Beautiful, isn't it? Imagining something like that in space? I couldn't resist. That's why we're writers, to do crazy stuff like that. (While it isn't Notre Dame that the cover artist Maythe Carpentino used on Dark Nest's cover, it's still Gothic architecture being depicted.) The biggest Gothic architectural signifyer is the arches. Gothic arches come to a point rather than a rounded arch.
I refer to many of the architectural details in the narrative of the story in order to best describe the ship.
While doing my research, I used this great site: http://www.elore.com/Gothic/Glossary/components.htm
The glossary entries that follow here are directly taken, verbatim, from that website.
* AMBULATORY : A continuous isle which wraps a circular structure or an apse at its base. Designed for use in Processions.
* CRYPT : The rooms below the cathedral designated as burial chambers.
* FLYING BUTTRESS: A masonry support branching from the sturdy piers and vertical Standing buttresses. Their role is to transfer the great weight of the vaulted roofs off to this more solid support of the firmly set abutments. In French: "arc boutant."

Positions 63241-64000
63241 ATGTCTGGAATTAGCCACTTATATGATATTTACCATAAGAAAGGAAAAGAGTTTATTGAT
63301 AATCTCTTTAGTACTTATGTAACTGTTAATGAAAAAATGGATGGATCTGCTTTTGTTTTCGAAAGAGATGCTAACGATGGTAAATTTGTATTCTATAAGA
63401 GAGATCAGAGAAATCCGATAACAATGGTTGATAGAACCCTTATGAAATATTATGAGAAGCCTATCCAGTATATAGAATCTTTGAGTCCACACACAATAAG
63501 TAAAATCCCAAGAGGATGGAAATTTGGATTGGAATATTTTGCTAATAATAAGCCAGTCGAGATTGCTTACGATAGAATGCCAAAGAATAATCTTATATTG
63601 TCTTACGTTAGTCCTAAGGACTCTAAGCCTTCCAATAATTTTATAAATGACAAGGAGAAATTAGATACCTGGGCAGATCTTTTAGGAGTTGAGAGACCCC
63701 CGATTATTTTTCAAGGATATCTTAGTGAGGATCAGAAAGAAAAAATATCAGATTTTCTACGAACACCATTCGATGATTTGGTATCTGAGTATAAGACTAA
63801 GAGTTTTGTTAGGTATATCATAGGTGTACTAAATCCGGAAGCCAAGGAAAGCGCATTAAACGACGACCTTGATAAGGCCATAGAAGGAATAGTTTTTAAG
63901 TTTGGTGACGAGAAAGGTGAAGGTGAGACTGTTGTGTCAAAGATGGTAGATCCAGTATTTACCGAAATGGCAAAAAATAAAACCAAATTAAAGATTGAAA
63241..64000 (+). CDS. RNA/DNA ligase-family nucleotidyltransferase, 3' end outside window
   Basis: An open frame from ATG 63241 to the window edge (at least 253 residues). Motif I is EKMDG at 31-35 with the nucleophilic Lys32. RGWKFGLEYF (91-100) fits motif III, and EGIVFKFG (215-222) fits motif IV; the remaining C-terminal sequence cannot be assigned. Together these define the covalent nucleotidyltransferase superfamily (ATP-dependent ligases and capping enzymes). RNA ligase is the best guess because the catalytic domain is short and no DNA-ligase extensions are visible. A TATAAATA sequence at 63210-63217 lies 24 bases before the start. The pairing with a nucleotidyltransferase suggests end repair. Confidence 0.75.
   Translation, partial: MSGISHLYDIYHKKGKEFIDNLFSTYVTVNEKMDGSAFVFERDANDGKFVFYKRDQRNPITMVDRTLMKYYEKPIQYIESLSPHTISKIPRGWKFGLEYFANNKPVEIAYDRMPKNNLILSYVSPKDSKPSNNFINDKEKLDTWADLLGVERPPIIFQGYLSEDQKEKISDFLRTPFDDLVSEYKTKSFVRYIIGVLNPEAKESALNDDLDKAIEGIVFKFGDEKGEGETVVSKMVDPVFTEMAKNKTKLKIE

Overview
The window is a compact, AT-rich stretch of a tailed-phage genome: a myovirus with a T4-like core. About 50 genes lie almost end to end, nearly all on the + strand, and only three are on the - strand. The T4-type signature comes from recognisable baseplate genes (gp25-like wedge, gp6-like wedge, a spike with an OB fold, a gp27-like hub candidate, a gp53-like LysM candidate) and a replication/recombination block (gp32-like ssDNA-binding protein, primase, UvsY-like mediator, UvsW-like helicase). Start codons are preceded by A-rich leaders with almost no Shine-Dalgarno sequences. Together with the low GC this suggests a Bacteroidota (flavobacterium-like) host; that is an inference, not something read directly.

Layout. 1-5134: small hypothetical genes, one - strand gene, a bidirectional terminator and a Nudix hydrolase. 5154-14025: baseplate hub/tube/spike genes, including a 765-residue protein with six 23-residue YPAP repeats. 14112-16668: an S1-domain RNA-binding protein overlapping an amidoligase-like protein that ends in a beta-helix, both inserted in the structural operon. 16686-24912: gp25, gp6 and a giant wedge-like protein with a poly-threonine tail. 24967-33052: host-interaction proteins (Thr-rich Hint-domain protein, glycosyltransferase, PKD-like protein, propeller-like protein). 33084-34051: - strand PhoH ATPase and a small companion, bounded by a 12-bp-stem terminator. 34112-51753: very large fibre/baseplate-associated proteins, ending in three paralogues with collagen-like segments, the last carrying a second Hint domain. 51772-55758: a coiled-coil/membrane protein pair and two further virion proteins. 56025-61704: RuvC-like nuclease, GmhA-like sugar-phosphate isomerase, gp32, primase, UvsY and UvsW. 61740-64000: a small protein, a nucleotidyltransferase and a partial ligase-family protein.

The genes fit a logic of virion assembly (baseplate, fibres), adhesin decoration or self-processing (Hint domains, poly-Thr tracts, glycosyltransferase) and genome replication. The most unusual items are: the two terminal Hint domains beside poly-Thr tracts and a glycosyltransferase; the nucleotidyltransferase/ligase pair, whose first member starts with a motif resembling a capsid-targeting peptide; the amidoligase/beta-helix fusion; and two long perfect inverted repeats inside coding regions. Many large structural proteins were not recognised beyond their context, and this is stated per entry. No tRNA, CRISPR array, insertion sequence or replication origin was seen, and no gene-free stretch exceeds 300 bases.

* LANCET WINDOW: A tall, narrow window which terminates in a pointed apex.
* NAVE : The central area of the western branch of a cathedral, bordered by Aisles. The center of a church or cathedral, intended for seating of parishioners.
* TRACERY : Located throughout Gothic cathedrals, tracery adds much to the distinctive style of Gothic ornament. The variety of Tracery patterns within these cathedrals is nearly endless. Their interlacing lines are incorporated into vaults, walls, columns, windows and the woodwork of the screens.
* TRANSEPTS : The north and south projecting extensions of a Cruciform style church or cathedral, crossing at right angles to the greater length.
Read an excerpt of Dark Nest. For more about Dark Nest, inlcuding where to buy, visit Crescent Moon Press.